OMAHA, Neb. (KMTV) —
"Tidying Up with Marie Kondo" is taking America by storm. The hit Netflix show teaches viewers how to clean the mess in your houses and start the new year off with less clutter in the closet.
"I love that she's inspiring people to streamline their spaces so that they're not stressing about their time commitments," said Amy Tokos, owner of Freshly Organized in Omaha.
As a former engineer, Tokos' goal is to organize spaces to make it efficient for everyday life.
"When you only have five minutes to fold your laundry you only have five minutes to put them in a drawer so you need to find the balance that your organizing needs meet all that structure," Tokos said.
Tokos, who's watched the entire first season of the series, says that customers have started to use the lingo used in the series when talking to her about her business.
"I think [the show] does resonate because they're showing average families and average spaces that have a little too much stuff in it," Tokos said.
Here in omaha people are starting to tidy up their own homes. For those who want to give clothes away, the WCA on 38th and Harney is accepting donations and said giving to the organization's boutique has risen over the last two weeks.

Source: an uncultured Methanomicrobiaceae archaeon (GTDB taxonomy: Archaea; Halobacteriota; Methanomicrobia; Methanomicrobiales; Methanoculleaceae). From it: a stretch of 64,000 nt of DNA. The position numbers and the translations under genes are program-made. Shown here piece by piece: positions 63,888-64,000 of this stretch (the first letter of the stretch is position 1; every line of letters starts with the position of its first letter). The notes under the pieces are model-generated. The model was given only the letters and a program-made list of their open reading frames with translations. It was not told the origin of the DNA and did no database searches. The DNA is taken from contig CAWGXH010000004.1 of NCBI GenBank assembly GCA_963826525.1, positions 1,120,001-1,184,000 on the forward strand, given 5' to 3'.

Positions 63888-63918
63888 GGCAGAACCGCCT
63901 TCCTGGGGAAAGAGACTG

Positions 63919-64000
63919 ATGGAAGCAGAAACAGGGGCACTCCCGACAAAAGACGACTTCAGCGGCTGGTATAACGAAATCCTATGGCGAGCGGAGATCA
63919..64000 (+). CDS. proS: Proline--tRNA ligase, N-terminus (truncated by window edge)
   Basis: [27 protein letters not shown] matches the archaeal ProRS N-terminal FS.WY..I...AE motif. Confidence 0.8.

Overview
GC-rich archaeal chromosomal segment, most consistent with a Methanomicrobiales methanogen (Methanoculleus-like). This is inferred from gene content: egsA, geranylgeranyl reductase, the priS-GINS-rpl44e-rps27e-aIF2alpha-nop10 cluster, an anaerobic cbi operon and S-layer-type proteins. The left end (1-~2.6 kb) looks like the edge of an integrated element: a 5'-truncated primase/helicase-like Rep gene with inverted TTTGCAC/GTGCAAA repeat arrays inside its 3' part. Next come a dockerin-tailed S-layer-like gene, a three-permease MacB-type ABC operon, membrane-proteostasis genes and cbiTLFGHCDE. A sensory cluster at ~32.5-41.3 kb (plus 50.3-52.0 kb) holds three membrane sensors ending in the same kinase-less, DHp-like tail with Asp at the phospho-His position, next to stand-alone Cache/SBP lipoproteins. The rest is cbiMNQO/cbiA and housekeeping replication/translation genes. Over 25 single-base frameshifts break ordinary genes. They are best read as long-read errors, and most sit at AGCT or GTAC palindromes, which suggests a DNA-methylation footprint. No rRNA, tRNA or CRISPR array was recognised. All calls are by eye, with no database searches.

"It's just nice to start a new year off decluttering your house and we know that's been a big trend and we've seen donations pick up in the last week," said Elizabeth Power, director of marketing and public relations at WCA Omaha. "We have received so many more donations, we received 32 donations in one day."
Once you donate the clutter, Tokos says its a lot easier to organize the house without hitting hard on the cash.
"I do a lot of re-purposing and I'll tell you a lot of people have [everything already] in their house," Tokos said. "People ask me what to buy and I tell them to not buy anything because they already purchased it."
And just like the show teaches, cleaning up the clutter can mean more than a spotless surface.
"Once they get past the sense of being overwhelmed, they start to feel empowered and that's my goal," Tokos said. "I want to transfer skills and be empowered and maintain things themselves."